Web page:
John Day

August 19 1986

Age 33, Houston

Blog Entry on John Day, with Sound Files

John Day Bio

by Nancy Ford

John Day, a prolific pianist, vocalist, composer, and arranger, was the genius behind
John Day and Company, a trio-sometimes-quartet that performed largely in Houston’s
gay bars and cabarets, beginning in 1981. And the gays loved him and his talent.

John was born in Knoxville, Tennessee in the early 1950s, and the harmonies he and
his sister Doris learned to weave at church were easily transferable to arrangements
of pop tunes and standards in a Manhattan Transfer-flavored treatment when they
migrated to Texas when both siblings were in their twenties.

John’s cousin Joseph was part of JD+C's original trio, with John and Doris. Vocalist
Dana Rogers joined the group in 1983 when Doris lost interest. Rogers, a soaring
soprano and brilliant musician whose learned her trade in Las Vegas at the feet of
her father and renowned Rat Pack arranger and conductor, Bill Rogers. Dana joined
the group at just 18 years of age. Jerry Quinones sometimes sat in with JD+C, a fiery
little Latino whose specialty number was “Bill Bailey Won’t You Please Come Home”
peppered with impressions of Pearl Bailey, Louis Armstrong, and others whom few
in the LGBT club demo would recognize now. When John didn’t accompany on piano,
Richard Askin, who did.

With and without his beloved Company, John Day performed at countless venues in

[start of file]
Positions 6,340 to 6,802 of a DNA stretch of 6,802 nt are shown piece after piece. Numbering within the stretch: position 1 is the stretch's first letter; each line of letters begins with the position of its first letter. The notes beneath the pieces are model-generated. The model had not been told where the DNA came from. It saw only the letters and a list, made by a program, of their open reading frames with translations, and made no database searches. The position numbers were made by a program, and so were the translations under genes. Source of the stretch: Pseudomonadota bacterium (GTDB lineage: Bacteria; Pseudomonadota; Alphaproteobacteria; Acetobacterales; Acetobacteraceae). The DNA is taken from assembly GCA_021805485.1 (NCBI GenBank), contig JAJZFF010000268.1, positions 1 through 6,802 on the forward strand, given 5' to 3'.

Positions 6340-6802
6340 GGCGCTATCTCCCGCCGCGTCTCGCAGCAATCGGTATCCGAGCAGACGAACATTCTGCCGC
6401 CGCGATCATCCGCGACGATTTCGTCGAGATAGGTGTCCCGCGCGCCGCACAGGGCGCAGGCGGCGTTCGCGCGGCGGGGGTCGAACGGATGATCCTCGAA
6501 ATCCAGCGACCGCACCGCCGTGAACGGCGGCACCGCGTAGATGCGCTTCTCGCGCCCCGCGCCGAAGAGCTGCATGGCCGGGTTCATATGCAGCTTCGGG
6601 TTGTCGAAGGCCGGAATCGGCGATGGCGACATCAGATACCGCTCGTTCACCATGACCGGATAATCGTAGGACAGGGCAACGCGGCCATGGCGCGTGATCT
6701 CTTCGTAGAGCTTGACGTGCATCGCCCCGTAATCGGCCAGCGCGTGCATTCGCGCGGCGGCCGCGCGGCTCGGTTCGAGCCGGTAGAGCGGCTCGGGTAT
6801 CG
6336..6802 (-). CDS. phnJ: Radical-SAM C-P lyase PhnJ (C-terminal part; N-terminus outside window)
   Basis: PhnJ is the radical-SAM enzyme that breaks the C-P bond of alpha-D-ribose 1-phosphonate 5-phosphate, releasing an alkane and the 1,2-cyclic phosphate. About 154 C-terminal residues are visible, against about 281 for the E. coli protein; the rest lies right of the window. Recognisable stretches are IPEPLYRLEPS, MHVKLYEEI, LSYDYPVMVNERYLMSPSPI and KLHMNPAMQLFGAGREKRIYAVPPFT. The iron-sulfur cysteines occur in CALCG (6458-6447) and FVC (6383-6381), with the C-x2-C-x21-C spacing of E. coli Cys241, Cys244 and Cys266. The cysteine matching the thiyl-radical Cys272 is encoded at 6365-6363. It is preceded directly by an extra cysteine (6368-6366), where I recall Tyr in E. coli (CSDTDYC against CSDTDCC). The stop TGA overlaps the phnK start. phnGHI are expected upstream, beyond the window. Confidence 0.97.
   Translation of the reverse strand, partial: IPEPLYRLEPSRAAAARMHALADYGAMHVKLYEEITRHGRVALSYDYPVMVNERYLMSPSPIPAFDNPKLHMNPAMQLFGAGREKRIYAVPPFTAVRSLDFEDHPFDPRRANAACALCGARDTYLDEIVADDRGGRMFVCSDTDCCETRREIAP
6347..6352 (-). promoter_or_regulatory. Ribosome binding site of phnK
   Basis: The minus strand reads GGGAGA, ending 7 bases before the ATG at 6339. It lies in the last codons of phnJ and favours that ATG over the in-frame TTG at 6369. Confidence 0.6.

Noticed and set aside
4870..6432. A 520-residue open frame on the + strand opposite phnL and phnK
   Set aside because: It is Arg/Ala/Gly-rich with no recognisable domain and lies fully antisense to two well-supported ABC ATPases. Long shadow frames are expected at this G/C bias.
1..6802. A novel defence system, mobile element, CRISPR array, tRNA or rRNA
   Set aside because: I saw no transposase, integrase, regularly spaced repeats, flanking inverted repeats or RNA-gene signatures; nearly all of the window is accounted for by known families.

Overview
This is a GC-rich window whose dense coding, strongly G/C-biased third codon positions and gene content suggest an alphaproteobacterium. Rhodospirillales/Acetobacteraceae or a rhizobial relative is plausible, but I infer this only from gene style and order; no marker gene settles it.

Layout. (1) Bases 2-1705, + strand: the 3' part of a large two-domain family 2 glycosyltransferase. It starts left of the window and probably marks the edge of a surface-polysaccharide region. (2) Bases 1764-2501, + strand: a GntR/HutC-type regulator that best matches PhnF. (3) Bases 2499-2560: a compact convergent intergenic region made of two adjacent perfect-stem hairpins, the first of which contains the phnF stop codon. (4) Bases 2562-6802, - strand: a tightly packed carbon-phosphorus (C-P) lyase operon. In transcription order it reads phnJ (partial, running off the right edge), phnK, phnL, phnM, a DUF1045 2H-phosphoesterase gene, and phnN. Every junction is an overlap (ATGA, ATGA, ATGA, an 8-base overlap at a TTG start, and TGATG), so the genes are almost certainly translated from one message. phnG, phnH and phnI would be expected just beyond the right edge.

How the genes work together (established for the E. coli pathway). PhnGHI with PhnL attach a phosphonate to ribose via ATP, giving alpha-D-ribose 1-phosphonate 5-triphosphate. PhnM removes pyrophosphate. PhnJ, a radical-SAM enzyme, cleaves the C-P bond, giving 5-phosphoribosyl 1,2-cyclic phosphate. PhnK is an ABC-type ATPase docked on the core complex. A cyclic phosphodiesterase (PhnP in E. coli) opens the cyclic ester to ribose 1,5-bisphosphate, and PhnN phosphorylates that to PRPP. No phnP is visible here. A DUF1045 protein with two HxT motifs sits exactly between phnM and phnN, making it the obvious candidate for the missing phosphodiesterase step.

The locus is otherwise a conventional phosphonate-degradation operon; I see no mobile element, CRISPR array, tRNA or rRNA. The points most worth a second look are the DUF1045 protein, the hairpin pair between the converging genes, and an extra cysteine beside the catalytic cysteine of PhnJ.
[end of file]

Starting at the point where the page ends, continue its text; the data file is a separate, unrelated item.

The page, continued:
Houston including EJ’s, Studio 13, The Copa, Baja Sam’s, Upstairs/Downstairs, Cody's,
Rascal’s, Kindred Spirits, and many other venues that didn't shy away from John's
openly gay presentation—still a rarity at that time, even among entertainers, when
AIDS was considered a gay disease.

John independently recorded “Unity Through Diversity” in 1983 & “Unity & More in 1984”
on 45 RPM records both as John Day & Company for Pride Committee of Houston’s June
Pride celebrations. He also wrote and indepedently recorded the single, “There Goes
The Neighborhood" in 1984.

John, Dana, Joseph, Jerry, and Richard joined together to lip-sync to “Unity Through
Diversity” at the Houston’s Summit Arena (now Joel Osteen’s Lakewood Church) for
Pride Committee of Houston’s 1983 Gay & Lesbian Pride Festival; Tina Turner headlined
that festival. Dana Rogers also sang The Star Spangled Banner that night, ironically
dressed as the Statue of Liberty. [Editor's note: Nancy Ford, a breaking local lesbian
comic and vocalist (and Dana Rogers' girlfriend at the time) frequently opened for
JD+C also sang backup on that record, and joined JD+C on stage at the Summit that
night in 1983 for its performance.]

Definitely a product of the glitzy disco era, John never met a shirt, tuxedo jacket, or
pair of leather pants he couldn’t bedazzle. He left Houston in 1985 to return to Gospel
music for traveling evangelist circuit, completing the full circle that was his musical
career. An enthusiastic embracer of the “showbiz life style,” John loved his sex, drugs,
and rock-n-roll. He died in Florida in August 1986 from HIV/AIDS related pneumonia,
taking with him a remarkable talent.

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